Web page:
An investigation and celebration of what we so often rue: jury duty.
Former public defender Ferguson (Law/Univ. of the District of Columbia) takes jury duty seriously but not in an admonitory, finger-wagging sense. He wants readers to appreciate the brilliance of the jury process as civic engagement, an act of public virtue, due process and accountability. Ferguson witnesses the process daily, and he serves it forth here to readers with enthusiasm: “I watch as constitutional ideals such as civic participation, deliberation, fairness, equality, liberty, accountability, freedom of conscience, and the common good come alive through the practice of ordinary citizens.” In each chapter, the author takes a constitutionally grounded principal and shows how it applies to jury duty. Jury participation teaches the skills required for democratic self-governance, it acquaints jurors with the rule of law and it promotes the equality of ideas. Ferguson is an artful booster for community involvement and social connection and an advocate for the ability to challenge any perceived infringement of rights; a copy of the Constitution is always ready at his hand. This is a book that makes you feel good about a system that requires this type of participation, in which we must reflect with clarity on the guilt or innocence of an individual.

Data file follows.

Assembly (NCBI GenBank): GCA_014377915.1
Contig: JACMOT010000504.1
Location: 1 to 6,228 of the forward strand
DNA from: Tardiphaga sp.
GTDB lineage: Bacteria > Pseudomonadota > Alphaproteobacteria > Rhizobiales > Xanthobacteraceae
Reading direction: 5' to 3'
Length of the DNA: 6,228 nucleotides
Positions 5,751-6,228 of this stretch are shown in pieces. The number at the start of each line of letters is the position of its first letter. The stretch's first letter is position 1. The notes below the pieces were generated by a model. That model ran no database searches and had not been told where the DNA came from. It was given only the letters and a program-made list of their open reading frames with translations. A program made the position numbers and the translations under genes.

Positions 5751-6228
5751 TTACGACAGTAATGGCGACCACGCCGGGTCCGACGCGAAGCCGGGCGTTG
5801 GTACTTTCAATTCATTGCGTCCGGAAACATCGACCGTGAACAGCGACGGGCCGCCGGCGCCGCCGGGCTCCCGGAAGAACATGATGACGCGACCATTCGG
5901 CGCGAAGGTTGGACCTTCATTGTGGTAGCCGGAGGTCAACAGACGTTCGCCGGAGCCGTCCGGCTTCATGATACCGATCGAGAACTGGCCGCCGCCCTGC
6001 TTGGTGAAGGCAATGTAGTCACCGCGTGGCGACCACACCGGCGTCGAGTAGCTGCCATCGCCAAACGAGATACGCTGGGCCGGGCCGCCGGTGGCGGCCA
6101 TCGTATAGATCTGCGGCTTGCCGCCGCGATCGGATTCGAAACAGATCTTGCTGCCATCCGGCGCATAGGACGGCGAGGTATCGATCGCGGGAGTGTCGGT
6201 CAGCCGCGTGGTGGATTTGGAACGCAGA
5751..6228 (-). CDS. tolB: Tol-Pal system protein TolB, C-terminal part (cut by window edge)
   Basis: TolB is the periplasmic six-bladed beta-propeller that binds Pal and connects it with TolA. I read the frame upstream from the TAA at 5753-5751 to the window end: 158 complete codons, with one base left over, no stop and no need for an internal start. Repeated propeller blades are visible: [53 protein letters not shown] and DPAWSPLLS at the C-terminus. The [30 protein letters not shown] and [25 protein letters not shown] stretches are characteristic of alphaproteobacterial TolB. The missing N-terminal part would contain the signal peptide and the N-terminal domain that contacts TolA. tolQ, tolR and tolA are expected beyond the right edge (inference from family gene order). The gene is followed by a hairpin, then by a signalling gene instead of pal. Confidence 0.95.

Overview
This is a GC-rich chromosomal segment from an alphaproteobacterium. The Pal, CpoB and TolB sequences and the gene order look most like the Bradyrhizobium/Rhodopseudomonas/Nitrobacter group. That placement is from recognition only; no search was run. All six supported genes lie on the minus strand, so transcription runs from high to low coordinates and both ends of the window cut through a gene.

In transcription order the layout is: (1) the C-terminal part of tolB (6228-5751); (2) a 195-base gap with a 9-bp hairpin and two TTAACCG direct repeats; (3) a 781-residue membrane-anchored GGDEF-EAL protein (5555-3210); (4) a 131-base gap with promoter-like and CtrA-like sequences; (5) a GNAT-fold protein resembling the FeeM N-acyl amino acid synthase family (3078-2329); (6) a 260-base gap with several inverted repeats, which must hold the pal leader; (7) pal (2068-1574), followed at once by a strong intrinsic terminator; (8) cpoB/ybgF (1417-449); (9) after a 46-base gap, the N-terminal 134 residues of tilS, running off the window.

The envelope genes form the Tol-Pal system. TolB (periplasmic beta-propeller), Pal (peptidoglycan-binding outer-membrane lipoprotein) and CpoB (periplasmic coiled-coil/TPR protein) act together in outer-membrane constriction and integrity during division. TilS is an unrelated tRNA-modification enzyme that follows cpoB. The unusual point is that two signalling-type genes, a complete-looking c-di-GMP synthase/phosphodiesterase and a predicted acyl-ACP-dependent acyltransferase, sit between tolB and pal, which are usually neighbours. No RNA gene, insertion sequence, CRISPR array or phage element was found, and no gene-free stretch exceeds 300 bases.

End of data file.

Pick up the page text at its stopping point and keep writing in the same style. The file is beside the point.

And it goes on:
A genuine encouragement that speaks to the role juries play in our constitutional structure.